Filed under: Animals,Art by Orangemaster @ 1:26 pm
Contemporary British artist Marcus Coates from London is asking single men to go to Utrecht Central Station at 4 pm on 14 February, which is next to city hall, to perform a mating dance. On a Tuesday when everyone works and goes to school.
Coates is planning to organise a makeshift dating show with the men doing the mating dance of the Eurasian woodcock, which involves running a certain route around the Netherlands’ biggest train station.
In the mean time, single women will be waiting at city hall to pick out a man by calling out to them, just in time to correspond with the mating season of the Eurasian woodcock.
Let’s unpack this, shall we? The first thing that came to mind is also the first comment I read: it’s heterosexist. Yeah, it’s about the birds and all, but still. And who’s paying for this? Won’t it be really busy at rush hour? And is this being done in the Netherlands so Coates gets a free trip over? Too many questions and not many answers in sight.
Archaeologists have found a cannonball from 1627 in Groenlo, Gelderland during an excavation along the A18
motorway. It weighs four kilos and dates back to the Eighty Years’ War when the Dutch revolted against the Spanish King, Philip II. Experts know what year it is from because the Dutch army had established a siege line in Groenlo to reconquer the town from the Spanish.
Although pieces of pots and jewellery have also been found, this is the most interesting find so far. And the good news is the archaeologists have until May to uncover more exciting finds, as excavations are taking place in 10 locations along the A18 motorway.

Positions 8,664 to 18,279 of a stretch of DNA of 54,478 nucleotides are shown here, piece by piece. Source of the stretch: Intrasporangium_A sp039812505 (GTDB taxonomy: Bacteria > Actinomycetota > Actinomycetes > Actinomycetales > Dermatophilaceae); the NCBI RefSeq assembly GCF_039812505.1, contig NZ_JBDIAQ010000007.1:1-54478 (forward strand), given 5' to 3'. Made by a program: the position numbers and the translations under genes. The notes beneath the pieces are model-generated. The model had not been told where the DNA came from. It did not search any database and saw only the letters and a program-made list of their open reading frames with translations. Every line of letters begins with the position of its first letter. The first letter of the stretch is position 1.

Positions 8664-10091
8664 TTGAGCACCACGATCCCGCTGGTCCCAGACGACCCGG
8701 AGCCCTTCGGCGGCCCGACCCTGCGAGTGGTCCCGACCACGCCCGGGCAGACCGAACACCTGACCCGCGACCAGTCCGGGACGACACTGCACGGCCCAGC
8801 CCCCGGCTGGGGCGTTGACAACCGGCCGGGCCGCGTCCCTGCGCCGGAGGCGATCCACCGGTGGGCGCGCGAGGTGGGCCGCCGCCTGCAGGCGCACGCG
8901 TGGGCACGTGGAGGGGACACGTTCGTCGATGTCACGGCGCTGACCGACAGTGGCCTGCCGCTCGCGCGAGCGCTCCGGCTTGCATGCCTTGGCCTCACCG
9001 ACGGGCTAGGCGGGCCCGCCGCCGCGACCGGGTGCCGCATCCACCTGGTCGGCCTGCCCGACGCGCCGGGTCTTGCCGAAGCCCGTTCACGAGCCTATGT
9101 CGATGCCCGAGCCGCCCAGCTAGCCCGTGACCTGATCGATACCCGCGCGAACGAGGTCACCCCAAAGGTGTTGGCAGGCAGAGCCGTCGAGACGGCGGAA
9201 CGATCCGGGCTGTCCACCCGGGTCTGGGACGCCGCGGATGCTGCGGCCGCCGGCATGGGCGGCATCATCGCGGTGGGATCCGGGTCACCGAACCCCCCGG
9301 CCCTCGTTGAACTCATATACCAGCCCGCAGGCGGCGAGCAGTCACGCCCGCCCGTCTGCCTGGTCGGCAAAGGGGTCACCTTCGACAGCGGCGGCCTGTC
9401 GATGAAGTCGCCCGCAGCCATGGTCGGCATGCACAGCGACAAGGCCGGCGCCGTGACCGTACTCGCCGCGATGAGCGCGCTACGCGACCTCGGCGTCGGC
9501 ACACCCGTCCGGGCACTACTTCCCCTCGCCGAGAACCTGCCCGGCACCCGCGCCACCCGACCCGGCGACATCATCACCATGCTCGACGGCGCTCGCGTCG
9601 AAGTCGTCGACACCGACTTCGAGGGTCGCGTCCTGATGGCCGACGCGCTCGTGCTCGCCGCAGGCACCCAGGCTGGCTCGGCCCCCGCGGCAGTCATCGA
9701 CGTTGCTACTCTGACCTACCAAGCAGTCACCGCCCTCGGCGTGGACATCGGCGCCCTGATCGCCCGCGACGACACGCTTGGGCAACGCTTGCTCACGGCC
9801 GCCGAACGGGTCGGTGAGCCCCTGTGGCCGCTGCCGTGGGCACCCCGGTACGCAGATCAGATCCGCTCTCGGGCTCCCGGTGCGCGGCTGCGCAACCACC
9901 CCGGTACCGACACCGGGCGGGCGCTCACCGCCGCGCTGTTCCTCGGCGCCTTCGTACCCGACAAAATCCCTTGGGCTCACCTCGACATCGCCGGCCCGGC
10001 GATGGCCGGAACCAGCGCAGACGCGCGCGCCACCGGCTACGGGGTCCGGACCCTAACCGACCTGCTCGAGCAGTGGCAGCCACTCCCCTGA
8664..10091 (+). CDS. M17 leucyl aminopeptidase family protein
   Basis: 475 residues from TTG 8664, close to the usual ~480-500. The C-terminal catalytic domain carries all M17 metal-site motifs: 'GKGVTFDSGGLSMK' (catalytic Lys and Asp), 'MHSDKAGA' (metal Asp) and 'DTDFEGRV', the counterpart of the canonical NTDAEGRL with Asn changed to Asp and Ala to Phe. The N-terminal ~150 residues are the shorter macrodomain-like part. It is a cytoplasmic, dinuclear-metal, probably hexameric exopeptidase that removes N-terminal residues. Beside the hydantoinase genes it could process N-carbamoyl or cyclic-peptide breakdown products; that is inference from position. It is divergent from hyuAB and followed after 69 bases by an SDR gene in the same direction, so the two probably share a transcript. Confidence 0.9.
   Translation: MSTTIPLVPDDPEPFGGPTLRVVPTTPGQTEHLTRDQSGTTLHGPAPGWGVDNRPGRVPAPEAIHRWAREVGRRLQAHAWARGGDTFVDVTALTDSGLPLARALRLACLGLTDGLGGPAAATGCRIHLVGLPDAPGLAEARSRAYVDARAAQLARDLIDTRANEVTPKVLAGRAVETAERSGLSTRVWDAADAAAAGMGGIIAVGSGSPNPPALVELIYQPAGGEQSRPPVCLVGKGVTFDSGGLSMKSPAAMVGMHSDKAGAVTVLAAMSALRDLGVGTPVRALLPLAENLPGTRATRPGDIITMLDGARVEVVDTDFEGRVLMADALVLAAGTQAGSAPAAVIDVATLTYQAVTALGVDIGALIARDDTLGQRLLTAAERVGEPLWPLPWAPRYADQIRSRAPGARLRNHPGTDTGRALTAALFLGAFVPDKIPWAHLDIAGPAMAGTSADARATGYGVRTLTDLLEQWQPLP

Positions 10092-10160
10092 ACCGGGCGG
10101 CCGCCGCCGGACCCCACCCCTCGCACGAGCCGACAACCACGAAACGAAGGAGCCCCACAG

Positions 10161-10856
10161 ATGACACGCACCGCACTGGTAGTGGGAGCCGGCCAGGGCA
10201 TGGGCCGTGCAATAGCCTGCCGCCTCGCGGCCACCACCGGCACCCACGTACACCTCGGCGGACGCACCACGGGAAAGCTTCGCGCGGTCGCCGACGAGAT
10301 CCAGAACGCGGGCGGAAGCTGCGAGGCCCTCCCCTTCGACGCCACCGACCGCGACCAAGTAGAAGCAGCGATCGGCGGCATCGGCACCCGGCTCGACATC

The Deltapark Neeltje Jans, a Dutch theme park near the Delta Works, is currently hosting the Healthy Seas Fashion Exhibition, featuring fashion created by Greek students from waste found in the sea.
The exhibition tells the “journey from waste to wear, the problem of ghost nets, recycling, circular economy and see what fashion design students created from the recycled fishing nets”.
The Netherlands is home to the Healthy Seas organisation, and the combination of the Neeltje Jans and Delta Works gives the exhibition an additional dimension, according to them, as they also claim that 10 percent of the waste found in water is fish nets, which explains the fish net fashion.
Find out more about how it all came about (in Greek with English subtitles):
In 2016, some 41 packages with police uniforms were delivered to the wrong people, possibly falling into the wrong hands as well. And Dutch police union APNV are calling this regular occurrence “the tip of the iceberg”.
A few days ago, a man who had quit the force came home to find a package on his doorstep from the police: parts of a police uniform, a package he was never supposed to have ‘received’ in the place. Received is a big word, because the package was left in front of the door in plain view.
Sloppy delivery, you say? For sure. And many of the uniforms are delivered to the neighbours instead or next to people’s dustbins.
Last November around Amsterdam there was a robbery involving criminals impersonating the police wearing actual police uniforms. Geez, I wonder how the baddies got their hands on the uniforms!
The police union wants to stop this type of unsafe delivery and get the police to pick up their uniforms at a police station, but the police claim say it’s too expensive in terms of logistics and personnel costs.
I had a casual talk with a criminologist yesterday who was worried about the police’s image in the media. I wonder if he realised how unbelievable ridiculous the police comes off in this country sometimes.